Lot 365 - 1955 BMW R50
|Odometer reading||48,351 miles|
|Estimate||£4,500 - £6,500|
|Result||Sold - £5,040|
The first BMW motorcycle, the R32, was launched in 1923 and the flat-twin, or 'boxer' layout has become synonymous with BMW ever since. Designed by Max Fritz, it was very advanced for its day, being of unit construction and featuring a recirculating wet sump oiling system with a drip feed to the roller big -end bearings. This system was used by BMW until 1969, when they adopted a high-pressure oil system using shell bearings, which is still in use today.
The R32 was the basis for all future flat-twin BMW motorcycles, a distinctive feature of which was the transverse mounting of the engine where the cylinder heads projected out from each side to aid cooling, like the earlier British ABC. The R32 also incorporated shaft drive which BMW has exclusively used on its motorcycles ever since, until the introduction of the chain driven F650 in 1994.
With the introduction of the R12 and R17 in 1935, BMW pioneered the use of hydraulically damped telescopic forks on a production motorcycle and in 1937, Ernst Henne set a world speed record of 173.88mph on a supercharged 500cc overhead camshaft BMW, a record that stood for fourteen years.
Following WWII and the destruction of BMW's Munich factory, motorcycle production did not recommence until 1948 with the introduction of the 250cc R24. The flat-twins did not reappear until 1950 with the reintroduction of the R51, R60 and R68 models, all of which featured telescopic front forks, plunger rear suspension and chromed, exposed drive shafts.
With motorcycle sales falling in Germany in the 1950s and three of their domestic competitors going out of business, BMW introduced a new range for 1955 with enclosed shaft drive and 'Earles' type front forks. These were the 26bhp 500cc R50, the 30bhp 600cc R60 and the sporting 35bhp 600cc R69. BMWs of this period, due to their strong 'Earles' type forks with their inherent anti-dive capability, were considered ideal for sidecar use and were often attached to very stylish and attractive Steib sidecars.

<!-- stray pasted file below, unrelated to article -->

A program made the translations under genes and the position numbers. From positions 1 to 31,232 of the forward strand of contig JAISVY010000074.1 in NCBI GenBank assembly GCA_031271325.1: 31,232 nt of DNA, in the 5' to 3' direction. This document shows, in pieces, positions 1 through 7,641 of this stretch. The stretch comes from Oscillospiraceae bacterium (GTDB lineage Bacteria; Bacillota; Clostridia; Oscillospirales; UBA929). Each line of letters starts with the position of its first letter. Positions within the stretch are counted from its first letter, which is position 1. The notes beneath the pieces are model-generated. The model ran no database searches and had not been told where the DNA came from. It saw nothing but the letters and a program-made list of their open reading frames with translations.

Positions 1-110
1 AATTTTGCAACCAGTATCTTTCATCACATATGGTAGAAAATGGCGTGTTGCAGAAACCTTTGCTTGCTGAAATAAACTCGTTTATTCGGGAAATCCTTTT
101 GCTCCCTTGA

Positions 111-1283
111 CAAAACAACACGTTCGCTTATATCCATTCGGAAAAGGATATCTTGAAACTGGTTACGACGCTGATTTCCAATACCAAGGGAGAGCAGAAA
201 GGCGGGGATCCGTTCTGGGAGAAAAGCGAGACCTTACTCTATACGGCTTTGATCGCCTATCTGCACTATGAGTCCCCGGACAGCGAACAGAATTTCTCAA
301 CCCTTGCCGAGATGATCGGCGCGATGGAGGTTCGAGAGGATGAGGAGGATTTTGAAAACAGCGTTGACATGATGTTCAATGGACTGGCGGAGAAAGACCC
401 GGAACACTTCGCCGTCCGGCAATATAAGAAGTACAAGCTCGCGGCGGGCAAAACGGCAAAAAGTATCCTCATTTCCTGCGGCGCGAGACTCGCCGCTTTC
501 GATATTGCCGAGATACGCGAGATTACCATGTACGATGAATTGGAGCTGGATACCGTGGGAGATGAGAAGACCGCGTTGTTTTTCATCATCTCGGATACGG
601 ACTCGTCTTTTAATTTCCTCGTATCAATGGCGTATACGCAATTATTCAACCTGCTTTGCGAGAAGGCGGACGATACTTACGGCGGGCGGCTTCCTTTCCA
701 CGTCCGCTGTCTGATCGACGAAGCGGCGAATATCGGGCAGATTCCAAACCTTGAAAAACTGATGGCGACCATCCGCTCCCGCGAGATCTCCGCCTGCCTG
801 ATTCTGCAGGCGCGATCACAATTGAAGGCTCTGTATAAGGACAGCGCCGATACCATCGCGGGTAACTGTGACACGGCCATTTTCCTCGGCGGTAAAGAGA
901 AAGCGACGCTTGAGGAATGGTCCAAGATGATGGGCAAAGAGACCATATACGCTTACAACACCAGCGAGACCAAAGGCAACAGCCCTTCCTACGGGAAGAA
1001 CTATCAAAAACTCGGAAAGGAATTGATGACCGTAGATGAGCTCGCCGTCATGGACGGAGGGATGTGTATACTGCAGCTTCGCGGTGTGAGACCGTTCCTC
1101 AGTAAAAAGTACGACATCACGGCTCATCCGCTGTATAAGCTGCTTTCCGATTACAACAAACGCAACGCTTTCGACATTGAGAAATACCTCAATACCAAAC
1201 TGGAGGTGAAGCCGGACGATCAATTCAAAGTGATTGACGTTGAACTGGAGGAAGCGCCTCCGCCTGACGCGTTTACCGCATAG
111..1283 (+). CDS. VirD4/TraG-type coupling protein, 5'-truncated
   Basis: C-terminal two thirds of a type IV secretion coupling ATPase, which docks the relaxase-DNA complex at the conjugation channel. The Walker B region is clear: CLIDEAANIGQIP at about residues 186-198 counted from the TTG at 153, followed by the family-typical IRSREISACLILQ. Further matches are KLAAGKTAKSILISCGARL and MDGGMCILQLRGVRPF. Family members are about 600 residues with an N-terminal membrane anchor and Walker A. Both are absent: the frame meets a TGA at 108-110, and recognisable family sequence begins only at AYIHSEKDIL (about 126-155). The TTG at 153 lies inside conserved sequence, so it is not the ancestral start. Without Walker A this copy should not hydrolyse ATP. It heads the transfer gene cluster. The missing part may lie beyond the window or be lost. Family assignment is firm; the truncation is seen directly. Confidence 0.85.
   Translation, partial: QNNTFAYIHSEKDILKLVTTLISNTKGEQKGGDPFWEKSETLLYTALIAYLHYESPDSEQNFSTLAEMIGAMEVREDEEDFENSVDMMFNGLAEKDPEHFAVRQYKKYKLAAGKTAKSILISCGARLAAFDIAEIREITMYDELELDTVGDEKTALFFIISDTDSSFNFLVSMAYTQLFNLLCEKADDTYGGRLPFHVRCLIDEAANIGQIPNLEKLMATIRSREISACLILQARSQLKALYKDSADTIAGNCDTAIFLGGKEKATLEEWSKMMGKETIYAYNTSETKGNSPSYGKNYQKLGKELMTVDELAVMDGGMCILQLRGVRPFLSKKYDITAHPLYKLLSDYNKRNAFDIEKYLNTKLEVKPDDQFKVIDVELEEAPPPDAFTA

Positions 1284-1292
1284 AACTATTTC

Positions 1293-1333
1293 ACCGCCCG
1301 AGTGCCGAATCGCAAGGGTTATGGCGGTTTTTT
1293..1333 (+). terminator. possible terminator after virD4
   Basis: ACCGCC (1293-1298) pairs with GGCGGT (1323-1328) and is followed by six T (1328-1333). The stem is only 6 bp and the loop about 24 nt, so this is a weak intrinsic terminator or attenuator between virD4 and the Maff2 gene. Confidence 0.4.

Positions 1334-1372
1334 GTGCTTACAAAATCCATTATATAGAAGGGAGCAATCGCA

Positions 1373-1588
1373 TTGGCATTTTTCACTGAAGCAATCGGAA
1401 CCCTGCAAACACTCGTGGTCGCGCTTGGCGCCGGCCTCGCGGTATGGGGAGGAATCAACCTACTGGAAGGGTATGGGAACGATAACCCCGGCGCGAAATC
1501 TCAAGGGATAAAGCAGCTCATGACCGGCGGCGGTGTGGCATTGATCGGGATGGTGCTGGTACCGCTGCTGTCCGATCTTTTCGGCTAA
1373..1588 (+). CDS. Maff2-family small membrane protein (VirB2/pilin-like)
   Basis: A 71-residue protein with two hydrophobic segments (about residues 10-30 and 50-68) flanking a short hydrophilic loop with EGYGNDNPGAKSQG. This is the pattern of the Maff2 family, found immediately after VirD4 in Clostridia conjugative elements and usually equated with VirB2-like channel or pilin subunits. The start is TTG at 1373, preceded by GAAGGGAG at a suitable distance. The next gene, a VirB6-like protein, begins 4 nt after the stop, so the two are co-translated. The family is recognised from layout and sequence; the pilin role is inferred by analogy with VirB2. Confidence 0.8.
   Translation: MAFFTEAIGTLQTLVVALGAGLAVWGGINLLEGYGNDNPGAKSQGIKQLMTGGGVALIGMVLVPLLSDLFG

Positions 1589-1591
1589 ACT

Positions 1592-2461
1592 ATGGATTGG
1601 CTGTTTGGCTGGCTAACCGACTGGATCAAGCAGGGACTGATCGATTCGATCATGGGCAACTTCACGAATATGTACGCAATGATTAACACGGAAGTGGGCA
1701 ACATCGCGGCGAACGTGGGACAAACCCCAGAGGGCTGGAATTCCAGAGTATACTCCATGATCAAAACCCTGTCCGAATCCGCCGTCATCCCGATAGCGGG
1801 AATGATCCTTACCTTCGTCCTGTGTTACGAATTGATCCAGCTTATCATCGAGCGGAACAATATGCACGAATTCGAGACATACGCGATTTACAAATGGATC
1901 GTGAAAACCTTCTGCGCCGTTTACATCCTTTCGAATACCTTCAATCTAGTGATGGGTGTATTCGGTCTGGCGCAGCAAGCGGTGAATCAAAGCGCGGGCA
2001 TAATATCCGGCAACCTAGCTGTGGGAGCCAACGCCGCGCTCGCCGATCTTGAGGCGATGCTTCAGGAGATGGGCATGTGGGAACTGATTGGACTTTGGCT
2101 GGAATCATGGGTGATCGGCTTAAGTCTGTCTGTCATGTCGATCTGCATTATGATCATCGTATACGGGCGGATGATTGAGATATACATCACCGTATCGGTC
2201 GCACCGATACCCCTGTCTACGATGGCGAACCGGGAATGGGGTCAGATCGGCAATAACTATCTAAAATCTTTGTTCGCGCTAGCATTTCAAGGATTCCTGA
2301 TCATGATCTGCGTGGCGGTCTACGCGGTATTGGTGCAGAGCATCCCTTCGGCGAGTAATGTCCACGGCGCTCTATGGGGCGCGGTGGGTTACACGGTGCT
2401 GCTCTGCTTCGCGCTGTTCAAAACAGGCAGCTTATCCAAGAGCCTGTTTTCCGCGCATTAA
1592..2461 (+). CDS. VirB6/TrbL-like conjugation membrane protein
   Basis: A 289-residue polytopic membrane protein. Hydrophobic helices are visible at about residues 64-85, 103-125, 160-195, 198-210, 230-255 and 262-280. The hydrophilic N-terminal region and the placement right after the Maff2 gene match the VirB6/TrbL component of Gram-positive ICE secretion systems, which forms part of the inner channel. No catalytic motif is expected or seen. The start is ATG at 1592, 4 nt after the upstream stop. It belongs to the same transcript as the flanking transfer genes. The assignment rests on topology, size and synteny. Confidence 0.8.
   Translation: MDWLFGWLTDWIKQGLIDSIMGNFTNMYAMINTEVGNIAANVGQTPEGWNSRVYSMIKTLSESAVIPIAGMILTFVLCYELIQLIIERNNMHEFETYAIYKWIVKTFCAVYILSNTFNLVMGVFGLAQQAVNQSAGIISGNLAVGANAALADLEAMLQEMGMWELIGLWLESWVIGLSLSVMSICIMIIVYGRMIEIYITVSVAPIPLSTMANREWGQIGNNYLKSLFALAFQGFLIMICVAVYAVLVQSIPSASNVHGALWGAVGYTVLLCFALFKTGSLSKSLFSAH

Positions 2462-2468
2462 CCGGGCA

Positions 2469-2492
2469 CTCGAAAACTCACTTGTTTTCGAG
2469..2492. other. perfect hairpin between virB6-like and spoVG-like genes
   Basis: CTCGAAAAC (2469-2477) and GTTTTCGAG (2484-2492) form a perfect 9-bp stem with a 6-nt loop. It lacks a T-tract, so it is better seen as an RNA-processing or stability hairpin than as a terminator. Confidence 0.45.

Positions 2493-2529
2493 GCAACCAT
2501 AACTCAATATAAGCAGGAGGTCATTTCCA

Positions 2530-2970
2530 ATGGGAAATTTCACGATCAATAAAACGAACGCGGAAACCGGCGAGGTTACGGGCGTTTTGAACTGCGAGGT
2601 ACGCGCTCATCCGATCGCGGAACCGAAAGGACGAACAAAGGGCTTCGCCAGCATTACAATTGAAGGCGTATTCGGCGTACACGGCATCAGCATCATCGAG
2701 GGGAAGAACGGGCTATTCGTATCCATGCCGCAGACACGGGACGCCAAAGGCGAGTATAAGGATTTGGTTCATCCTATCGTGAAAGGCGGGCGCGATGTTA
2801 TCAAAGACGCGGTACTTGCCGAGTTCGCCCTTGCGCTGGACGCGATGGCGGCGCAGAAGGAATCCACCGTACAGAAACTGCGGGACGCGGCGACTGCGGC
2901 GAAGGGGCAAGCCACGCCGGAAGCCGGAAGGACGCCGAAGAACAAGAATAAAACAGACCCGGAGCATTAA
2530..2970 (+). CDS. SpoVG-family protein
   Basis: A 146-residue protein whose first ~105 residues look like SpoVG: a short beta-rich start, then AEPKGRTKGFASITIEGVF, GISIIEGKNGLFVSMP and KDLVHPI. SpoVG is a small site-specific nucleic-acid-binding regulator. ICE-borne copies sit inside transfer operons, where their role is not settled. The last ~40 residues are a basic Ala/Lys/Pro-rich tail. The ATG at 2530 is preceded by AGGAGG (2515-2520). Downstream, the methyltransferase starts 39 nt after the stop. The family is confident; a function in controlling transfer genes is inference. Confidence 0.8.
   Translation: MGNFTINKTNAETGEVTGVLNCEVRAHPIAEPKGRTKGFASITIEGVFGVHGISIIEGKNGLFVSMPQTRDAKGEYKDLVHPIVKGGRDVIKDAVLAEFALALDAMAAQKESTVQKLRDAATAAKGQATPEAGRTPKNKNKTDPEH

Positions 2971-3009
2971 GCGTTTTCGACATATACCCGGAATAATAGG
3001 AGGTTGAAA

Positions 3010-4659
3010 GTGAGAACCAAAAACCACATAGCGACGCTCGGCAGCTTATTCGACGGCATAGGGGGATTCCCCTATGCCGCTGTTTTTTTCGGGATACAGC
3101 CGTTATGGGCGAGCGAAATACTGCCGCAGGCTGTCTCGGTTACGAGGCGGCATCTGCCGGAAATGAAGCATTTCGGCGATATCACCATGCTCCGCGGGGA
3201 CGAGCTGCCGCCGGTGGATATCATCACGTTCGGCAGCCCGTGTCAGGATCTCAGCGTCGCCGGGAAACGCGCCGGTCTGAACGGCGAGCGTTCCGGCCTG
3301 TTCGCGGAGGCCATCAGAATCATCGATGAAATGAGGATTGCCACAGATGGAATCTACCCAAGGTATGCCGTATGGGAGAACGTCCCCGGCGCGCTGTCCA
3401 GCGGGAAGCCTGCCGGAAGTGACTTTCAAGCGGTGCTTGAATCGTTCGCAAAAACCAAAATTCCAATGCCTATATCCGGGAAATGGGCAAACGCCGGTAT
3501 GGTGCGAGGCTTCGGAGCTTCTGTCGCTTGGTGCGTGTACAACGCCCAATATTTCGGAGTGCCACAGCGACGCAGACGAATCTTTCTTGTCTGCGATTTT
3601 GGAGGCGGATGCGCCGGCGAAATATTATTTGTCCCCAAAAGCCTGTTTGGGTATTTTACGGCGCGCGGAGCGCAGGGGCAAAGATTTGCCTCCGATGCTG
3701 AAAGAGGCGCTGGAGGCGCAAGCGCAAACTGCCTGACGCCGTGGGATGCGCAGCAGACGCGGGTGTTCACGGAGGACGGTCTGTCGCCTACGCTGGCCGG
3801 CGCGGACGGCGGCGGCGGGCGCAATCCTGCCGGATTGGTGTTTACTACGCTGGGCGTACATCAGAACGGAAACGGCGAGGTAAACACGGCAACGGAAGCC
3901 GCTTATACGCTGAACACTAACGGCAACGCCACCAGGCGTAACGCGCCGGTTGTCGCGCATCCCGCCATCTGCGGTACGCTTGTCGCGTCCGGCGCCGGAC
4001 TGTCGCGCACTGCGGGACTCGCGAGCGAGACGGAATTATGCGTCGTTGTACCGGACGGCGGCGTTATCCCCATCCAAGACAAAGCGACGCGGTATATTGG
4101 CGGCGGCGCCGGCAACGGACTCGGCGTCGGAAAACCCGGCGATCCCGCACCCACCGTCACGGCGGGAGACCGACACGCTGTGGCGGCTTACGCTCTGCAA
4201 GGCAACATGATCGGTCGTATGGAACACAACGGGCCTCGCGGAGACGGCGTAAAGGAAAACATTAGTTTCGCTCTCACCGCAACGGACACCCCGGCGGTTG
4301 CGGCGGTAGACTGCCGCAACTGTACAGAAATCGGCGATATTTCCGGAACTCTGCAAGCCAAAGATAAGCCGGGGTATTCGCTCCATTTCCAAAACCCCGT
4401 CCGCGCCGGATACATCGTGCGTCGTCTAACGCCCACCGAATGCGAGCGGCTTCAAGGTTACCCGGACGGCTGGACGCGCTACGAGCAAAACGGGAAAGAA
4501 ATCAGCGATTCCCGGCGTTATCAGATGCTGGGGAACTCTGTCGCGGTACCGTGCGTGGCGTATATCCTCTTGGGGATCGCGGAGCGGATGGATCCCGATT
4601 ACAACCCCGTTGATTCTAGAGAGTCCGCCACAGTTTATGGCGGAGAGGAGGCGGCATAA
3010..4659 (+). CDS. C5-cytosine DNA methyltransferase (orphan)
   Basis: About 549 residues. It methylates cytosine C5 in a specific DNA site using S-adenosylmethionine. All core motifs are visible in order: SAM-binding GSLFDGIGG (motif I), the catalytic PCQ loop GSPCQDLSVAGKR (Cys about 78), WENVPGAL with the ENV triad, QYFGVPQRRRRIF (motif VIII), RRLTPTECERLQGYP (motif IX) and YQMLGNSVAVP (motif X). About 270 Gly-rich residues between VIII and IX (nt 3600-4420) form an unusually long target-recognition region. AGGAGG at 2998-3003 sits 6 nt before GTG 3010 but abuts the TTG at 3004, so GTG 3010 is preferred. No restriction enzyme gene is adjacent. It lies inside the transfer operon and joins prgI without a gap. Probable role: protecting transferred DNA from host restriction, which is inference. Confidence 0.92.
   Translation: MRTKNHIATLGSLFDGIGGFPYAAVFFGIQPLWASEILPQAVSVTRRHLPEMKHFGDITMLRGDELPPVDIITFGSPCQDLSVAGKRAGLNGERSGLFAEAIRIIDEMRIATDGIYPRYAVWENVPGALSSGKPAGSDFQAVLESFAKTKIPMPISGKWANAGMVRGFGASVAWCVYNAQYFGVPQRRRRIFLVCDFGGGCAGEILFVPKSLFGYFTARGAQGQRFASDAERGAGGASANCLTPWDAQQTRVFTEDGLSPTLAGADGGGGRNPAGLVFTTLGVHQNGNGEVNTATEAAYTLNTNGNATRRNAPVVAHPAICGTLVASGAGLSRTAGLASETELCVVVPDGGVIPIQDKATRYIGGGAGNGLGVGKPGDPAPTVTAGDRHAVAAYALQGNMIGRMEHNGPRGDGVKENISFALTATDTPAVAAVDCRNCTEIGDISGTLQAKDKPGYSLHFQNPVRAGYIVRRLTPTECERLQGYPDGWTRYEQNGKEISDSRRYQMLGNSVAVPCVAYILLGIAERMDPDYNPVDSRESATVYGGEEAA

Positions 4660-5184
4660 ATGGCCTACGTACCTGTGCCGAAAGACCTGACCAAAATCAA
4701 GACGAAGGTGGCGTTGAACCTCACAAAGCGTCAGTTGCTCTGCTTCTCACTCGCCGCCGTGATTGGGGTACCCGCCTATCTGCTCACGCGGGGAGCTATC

According to our research, the engine number indicates this R50 is from the first batch of the production run and is in delightful, original and unrestored condition, save for the recent fitment of new stainless steel silencers and a renovated horn. The vendor purchased it recently from a business associate who had owned it for two years and prior to that, for over thirty years, was in the ownership of a Mr Kenneth Platton who, it is believed, sourced the bike from classic BMW expert Robert Porecha of London. The registration mark XXC 647 is a London number, for which records, unfortunately, do not survive. Ready to ride and enjoy, it comes with a V5/C registration certificate as well as some old MoT test certificates included in the file.
Previous lotLot 364 - 1979 Yamaha RD400 Daytona
Interested parties should satisfy themselves as to the description and condition of each lot prior to the sale. Buyers are advised to inspect the car in person or use a professional to carry out this service.